This is my first masters swim meet in New Zealand and of the New Year. It’s in the small Bay of Plenty town of Katikati. I’ve looked at some of the results from various meets around the country and noted that there are quite a few fast swimmers in my age group. The Taupo club seems to have a few of these and there’s a guy in his early 60’s called Les who is very fast.
It’s a leisurely start from Waiheke on a mid-day ferry followed by a drive of just over two hours. There’s even time for a power nap at the Katikati motel before walking a few blocks to the Dave Hume Pool for a 4pm warm up.
It’s an out-door 33.3m pool, a distance I haven’t raced since my teens and as I arrive, the last few casual swimmers are leaving. Inside, the lane ropes are being rolled out so I head for the changing room where 85 year old Syd spots me putting on my TAMS t-shirt (the rest of my gear has Out to Swim logos).
‘I’m an honorary member of TAMS’ he says and we introduce each other. It’s good to know I’m not the only gay swimmer here.
Kati Kati pool
There isn’t seating and we all find a spot on the grassy bank on one side. There are about forty swimmers and I get a warm welcome from one of the organisers who tells me I’m the first Team Auckland swimmer to come to this meet – he had to add the club to his data base. The next thing that happens is a woman introduces herself as Sue Pollard, and I’m thinking British comedy actress, who says she’s a colleague of Sara’s. Sara? I’m thinking hard and eventually twig (the brain is a bit slow these days) that Sara who has the weekend house down the bottom of my garden has told be about this woman. So Sue and I become fast friends for the rest of the day.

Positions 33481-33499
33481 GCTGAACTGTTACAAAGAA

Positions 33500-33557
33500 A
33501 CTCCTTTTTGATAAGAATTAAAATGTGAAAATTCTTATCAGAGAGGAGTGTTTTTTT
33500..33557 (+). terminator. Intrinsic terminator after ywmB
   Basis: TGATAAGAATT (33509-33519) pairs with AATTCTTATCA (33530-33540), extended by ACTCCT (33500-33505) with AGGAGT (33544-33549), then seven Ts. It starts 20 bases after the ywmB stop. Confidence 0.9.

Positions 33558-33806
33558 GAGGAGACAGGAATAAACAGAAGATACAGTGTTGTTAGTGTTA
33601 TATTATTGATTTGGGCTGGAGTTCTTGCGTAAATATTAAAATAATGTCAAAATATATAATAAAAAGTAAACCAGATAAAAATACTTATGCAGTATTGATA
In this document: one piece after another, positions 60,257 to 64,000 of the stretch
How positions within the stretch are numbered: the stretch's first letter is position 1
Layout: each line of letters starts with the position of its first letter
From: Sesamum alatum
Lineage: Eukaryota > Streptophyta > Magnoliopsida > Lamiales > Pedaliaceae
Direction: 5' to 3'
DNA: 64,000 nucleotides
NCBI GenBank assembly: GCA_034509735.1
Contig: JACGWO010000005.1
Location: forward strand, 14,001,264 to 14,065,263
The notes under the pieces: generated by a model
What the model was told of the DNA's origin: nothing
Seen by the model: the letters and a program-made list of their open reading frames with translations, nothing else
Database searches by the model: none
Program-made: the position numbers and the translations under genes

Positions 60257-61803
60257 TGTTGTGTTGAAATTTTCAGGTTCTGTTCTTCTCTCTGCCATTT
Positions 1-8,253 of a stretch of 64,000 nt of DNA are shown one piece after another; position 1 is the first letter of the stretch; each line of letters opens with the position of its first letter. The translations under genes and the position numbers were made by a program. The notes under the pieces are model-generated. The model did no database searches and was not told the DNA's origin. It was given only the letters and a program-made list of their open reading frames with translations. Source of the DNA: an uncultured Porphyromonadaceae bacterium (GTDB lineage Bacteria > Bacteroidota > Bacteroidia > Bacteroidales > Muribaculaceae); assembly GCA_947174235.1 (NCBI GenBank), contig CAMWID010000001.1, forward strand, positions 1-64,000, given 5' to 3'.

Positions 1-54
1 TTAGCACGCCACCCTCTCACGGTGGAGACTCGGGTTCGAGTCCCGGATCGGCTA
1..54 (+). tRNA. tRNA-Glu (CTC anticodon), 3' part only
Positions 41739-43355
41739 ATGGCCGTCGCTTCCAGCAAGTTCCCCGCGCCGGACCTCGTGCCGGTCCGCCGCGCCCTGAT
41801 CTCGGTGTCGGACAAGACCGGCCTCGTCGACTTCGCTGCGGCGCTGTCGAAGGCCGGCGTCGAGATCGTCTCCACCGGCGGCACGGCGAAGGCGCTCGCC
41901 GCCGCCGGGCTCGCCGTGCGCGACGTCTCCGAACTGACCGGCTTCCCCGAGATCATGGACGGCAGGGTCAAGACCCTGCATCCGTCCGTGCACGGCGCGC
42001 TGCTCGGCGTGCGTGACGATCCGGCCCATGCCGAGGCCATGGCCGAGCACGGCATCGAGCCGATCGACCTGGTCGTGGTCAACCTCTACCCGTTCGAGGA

I’ve forgotten what events I’ve entered and there’s been no sending out of heat sheets. I’m in Event 1, Heat 2 – the 400 freestyle, so it’s best to get warmed up. There’s a guy behind me and Sue and I overhear something that suggests he’s from Taupo. I turn around and ask him if he’s Les. He is, so I shake his hand and tell him that he’s faster than me. At it turns out in the 400, around a minute faster – wow. As there are mostly two or three heats in each event, things go pretty quickly and I find there’s only one heat for the 200m Backstroke. The time’s a bit slow, but I’m the only one in my age group. It’s the same for the 100m Backstroke and Les tells me that his shoulders aren’t up to doing this stroke at the moment, though I’ve noticed that he did the 200m Individual Medley at last year’s Nationals. The whole meet takes less that two hours and Les wins all his races, I win two backstroke races and come third in all the freestyle while a guy called Mark comes second. Mark, however, wins a butterfly race so the overall result is that Mark and I share second place for the event and get a silver medal.
While we are getting changed, the lane ropes are rolled up and the barbecue lit to cook sausages and steak. There’s a great selection of salads and second helpings of steak followed by ice-cream. It’s been one of those lovely small meets but quite a challenge to do five races in that time. The main thing is that I’ve worked out my place in the pecking order in New Zealand swimming and what I have to work on for the long course Nationals in March.